What's next
While in other parts of the world smartphones are the tools businessmen and the playthings of fashionconscious consumers, in Hong Kong they are already in the domain of the general populace. As the authors of The Connected Harbour say, “the internet is indispensable to the territory’s position as a global trading hub and is crucial for its future success… we anticipate that Hong Kong’s adoption of the internet will intensify in the near future, with mobile internet access being one of the key driving forces." Hong Kong people also know that as soon as one novelty becomes familiar another takes its place. iCloud software and Apple’s Lion operating system were the latest at time of writing but they probably won’t be by the time you read this. Something new will have joined the bandwagon and we can all jump at any chance to use what's on that bandwagon, whatever our age.
Sources 1 The Dragon Foundation is administered by HKFYG. Its mission is to support young Chinese people who have demonstrated leadership skills. 2 http://static.googleusercontent.com/external_content/untrusted_dlcp/www.connectedharbour.hk/en/hk/files/the-connected-harbour-may-2011.pdf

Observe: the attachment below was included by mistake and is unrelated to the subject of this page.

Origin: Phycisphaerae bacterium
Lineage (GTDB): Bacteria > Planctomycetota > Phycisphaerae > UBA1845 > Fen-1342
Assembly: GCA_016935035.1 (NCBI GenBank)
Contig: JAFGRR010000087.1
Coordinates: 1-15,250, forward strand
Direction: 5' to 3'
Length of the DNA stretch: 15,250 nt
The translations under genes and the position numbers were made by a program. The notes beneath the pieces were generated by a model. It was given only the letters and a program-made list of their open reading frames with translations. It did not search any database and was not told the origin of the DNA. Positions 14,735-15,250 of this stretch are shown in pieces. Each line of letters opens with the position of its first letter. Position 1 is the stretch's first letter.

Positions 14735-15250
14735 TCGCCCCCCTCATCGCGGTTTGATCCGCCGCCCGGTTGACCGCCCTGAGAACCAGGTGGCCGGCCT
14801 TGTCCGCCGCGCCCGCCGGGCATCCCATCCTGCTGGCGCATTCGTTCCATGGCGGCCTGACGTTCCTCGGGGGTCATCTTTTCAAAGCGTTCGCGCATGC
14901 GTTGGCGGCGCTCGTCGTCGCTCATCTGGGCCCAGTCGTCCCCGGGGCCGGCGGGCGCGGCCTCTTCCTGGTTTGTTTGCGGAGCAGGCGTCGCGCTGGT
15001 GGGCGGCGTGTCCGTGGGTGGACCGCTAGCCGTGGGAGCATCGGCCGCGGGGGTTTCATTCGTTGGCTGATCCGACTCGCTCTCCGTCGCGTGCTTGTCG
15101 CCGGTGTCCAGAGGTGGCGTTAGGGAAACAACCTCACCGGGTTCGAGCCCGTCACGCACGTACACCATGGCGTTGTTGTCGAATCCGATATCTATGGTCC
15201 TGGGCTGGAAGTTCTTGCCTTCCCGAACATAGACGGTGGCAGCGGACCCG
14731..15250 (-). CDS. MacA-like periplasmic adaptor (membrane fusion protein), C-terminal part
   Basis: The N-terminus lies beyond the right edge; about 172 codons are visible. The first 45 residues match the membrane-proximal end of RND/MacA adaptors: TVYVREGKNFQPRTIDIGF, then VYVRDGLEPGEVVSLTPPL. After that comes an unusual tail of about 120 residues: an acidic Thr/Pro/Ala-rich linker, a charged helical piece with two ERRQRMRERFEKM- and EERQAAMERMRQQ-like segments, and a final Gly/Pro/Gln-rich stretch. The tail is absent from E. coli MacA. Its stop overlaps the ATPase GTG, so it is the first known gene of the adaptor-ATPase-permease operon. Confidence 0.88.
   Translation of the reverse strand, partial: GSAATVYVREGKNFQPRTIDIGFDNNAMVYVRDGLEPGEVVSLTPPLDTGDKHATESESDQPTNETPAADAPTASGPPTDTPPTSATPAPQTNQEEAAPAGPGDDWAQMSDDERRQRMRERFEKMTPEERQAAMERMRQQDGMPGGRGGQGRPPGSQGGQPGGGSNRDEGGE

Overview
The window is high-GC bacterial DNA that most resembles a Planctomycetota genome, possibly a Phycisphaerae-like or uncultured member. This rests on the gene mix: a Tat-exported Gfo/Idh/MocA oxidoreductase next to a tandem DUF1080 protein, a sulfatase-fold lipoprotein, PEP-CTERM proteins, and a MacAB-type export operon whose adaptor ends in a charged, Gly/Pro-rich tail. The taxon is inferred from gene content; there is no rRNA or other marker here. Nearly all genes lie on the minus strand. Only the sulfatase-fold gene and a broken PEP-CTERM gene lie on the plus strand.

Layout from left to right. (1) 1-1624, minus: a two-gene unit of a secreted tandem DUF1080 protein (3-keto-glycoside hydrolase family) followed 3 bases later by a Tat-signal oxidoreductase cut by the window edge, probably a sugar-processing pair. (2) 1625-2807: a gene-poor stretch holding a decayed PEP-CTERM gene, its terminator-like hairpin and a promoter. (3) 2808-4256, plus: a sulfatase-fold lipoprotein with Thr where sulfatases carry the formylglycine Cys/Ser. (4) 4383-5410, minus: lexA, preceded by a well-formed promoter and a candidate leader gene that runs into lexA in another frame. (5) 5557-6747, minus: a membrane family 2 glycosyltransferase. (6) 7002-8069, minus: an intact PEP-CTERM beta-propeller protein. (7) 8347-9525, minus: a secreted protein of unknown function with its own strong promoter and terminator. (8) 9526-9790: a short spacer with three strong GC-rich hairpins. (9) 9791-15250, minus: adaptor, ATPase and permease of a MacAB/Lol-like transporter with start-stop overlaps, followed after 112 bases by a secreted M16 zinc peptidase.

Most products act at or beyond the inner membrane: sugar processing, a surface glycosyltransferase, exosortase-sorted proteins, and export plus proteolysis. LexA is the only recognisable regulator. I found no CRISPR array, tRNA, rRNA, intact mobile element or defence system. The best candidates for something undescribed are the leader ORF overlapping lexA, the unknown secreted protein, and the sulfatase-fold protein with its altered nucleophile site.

Youth speak


Social mediath
How do you use your mobile phone?
Tony, 18, Year 1 in Global Business: “My smartphone is a good tool for web surfing, email and news. Not so much for social media. I usually do that in my dorm or at home.” Rainbow, 22, Year 3 in Business, switched to a smartphone seven months ago: “It is attractive and I can go on Facebook and check urgent email wherever I am. But texting and listening to music is still on the top of my list.” Clive, a young social entrepreneur: “I’m using an iPhone 4. Social media, email and electronic news are all equally important.” Regis, 19, Year 1 in Accounting and Finance: “Texting is the main use of my phone. After that comes checking Facebook and taking photos.”